Freebies are not all created the same. Whether something is a product sample, a reward, or just free stuff, it has a specific message and is aiming towards a specific goal. Find out what these freebies are actually saying and how they can help boost your business’s bottom line.
Rewards are small gifts that you give consumers after they’ve done something. This usually involves challenges or quizzes. These items can be anything from your own products or other merchandise with or without your branding.
Rewards aim to build customer loyalty and deepen engagement with your brand.
At a trade show, you can set up games or challenges, or even just ask consumers to sign up for email subscriptions and offer them rewards if they decide to go through.
Not to be confused with rewards, loyalty tokens are given to existing clients who have already bought your products or services. Unlike rewards, these items need to be more distinct and prestigious. Prestige doesn’t necessarily require expense.
Rather than expensive, they need to be exclusive. These can be anything from executive lanyards to loyalty cards that earn them points.
The idea behind loyalty tokens is that the clients who will receive them actually already like your products enough to spend money on them. Loyalty tokens aim to both make clients feel special while leveraging them to champion your brand.
You can give loyalty tokens to returning clients who have already expressed their satisfaction with your products. An exclusive line of your upcoming products is an excellent gift for these loyal customers.
Discounts urge existing or new clients to purchase your products. Discounts are excellent product promotion devices that not only make it easier for potential clients to obtain your products, they also show that your brand is generous.
Using discounts for rewards or loyalty tokens involves a risk since consumers may think they are being coerced into spending more money with you right after they already have. Although, discounts can be ideal as rewards if the client only completed a challenge and they’ve already received a small token.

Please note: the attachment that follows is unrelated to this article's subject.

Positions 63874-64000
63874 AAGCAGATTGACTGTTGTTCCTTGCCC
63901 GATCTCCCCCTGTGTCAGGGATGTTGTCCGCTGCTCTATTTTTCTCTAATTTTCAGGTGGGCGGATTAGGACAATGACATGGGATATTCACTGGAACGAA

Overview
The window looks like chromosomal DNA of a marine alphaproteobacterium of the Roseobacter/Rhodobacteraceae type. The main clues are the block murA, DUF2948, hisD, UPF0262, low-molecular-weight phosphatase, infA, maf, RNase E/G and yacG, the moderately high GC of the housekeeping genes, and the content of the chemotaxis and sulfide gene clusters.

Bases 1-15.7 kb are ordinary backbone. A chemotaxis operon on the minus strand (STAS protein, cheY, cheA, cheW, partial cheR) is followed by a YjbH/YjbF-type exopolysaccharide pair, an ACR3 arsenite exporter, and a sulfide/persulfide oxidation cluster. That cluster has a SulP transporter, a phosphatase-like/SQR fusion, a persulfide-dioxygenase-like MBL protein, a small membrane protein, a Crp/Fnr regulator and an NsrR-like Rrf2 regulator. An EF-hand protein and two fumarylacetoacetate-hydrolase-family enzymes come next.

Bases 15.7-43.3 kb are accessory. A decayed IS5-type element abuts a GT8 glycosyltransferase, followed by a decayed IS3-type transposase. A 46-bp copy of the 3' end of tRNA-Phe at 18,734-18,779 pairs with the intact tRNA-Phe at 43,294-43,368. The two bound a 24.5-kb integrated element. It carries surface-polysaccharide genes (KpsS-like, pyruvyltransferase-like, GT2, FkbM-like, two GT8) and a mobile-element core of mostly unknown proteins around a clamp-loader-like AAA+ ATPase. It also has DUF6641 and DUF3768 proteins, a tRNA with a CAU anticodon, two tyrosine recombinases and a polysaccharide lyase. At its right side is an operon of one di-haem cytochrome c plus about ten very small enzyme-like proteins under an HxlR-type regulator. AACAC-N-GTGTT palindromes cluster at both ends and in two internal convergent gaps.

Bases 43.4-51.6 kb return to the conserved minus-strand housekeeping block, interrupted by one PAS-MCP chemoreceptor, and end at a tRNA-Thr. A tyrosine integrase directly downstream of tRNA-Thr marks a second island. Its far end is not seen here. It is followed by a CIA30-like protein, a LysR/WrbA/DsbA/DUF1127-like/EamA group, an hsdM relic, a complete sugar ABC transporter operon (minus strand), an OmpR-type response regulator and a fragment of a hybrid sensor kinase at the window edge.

Seasonal discounts are great because clients can anticipate them and help them go for your products, particularly during a time they’re already in the market – like giving discounts on roses when Valentine’s Day swings around.
Like discounts, bundles help you actually sell your products. They’re ideal for items that go well together like TVs and soundbars. Just make sure your bundles make sense for consumers, so you don’t risk them being suspicious that you just want to sell a weaker product by partnering it with a stronger one.
You shouldn’t offer bundles as rewards or loyalty tokens because clients may again think they are just being pressured into spending more money on your products.
The best bundles sell themselves.
Speaking of weaker products, giving them out as samples can be the way to go. There are a lot of reasons why products don’t sell. If you find out that particular lines don’t sell just because of a lack of good marketing, then product samples can help get the word out that these products are actually worth the money.
Just be careful because although giving out a good product can help you sell and build your brand, giving out a bad one can ultimately hurt your reputation. Do your research well by talking to consumers.
Finally, you have your freebies. Their main objective is just to let the world know you exist and win more work for your company. Useful items bearing your brand can serve as great freebies. These are usually given out in trade shows where the people expect they will get something. Find creative ways to make your freebies interesting like giving out items with Easter eggs pointing them to visit your website.
According to Time, consumers generally respond well to freebies by rewarding the generosity of businesses. Use the knowledge you’ve gained here to build your brand and keep those clients coming back.